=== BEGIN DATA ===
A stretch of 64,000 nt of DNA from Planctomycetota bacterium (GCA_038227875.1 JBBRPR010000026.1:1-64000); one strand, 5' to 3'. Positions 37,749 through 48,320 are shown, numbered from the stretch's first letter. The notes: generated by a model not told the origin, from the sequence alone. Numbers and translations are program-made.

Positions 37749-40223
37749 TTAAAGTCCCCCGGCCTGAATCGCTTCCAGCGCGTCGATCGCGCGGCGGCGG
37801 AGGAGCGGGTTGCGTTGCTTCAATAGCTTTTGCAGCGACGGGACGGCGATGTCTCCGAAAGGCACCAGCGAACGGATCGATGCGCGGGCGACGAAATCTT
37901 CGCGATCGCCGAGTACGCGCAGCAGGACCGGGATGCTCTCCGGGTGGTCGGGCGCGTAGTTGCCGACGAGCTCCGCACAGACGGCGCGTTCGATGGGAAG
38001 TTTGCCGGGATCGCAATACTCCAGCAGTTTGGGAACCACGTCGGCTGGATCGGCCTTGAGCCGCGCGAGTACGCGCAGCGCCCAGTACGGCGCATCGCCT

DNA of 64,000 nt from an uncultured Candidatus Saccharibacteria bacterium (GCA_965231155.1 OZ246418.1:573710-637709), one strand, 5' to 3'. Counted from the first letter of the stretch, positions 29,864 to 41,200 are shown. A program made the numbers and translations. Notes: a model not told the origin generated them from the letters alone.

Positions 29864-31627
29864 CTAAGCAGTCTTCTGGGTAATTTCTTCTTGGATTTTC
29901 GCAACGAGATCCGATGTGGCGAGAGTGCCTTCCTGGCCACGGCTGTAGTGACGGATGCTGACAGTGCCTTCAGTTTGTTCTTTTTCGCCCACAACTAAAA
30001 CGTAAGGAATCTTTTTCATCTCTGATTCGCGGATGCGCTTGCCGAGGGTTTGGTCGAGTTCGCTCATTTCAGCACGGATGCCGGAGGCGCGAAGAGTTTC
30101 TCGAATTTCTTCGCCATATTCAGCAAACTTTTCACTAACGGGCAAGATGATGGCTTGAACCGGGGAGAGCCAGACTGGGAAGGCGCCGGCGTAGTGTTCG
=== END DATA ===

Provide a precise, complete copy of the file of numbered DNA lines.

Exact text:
A stretch of 64,000 nt of DNA from Planctomycetota bacterium (GCA_038227875.1 JBBRPR010000026.1:1-64000); one strand, 5' to 3'. Positions 37,749 through 48,320 are shown, numbered from the stretch's first letter. The notes: generated by a model not told the origin, from the sequence alone. Numbers and translations are program-made.

Positions 37749-40223
37749 TTAAAGTCCCCCGGCCTGAATCGCTTCCAGCGCGTCGATCGCGCGGCGGCGG
37801 AGGAGCGGGTTGCGTTGCTTCAATAGCTTTTGCAGCGACGGGACGGCGATGTCTCCGAAAGGCACCAGCGAACGGATCGATGCGCGGGCGACGAAATCTT
37901 CGCGATCGCCGAGTACGCGCAGCAGGACCGGGATGCTCTCCGGGTGGTCGGGCGCGTAGTTGCCGACGAGCTCCGCACAGACGGCGCGTTCGATGGGAAG
38001 TTTGCCGGGATCGCAATACTCCAGCAGTTTGGGAACCACGTCGGCTGGATCGGCCTTGAGCCGCGCGAGTACGCGCAGCGCCCAGTACGGCGCATCGCCT

DNA of 64,000 nt from an uncultured Candidatus Saccharibacteria bacterium (GCA_965231155.1 OZ246418.1:573710-637709), one strand, 5' to 3'. Counted from the first letter of the stretch, positions 29,864 to 41,200 are shown. A program made the numbers and translations. Notes: a model not told the origin generated them from the letters alone.

Positions 29864-31627
29864 CTAAGCAGTCTTCTGGGTAATTTCTTCTTGGATTTTC
29901 GCAACGAGATCCGATGTGGCGAGAGTGCCTTCCTGGCCACGGCTGTAGTGACGGATGCTGACAGTGCCTTCAGTTTGTTCTTTTTCGCCCACAACTAAAA
30001 CGTAAGGAATCTTTTTCATCTCTGATTCGCGGATGCGCTTGCCGAGGGTTTGGTCGAGTTCGCTCATTTCAGCACGGATGCCGGAGGCGCGAAGAGTTTC
30101 TCGAATTTCTTCGCCATATTCAGCAAACTTTTCACTAACGGGCAAGATGATGGCTTGAACCGGGGAGAGCCAGACTGGGAAGGCGCCGGCGTAGTGTTCG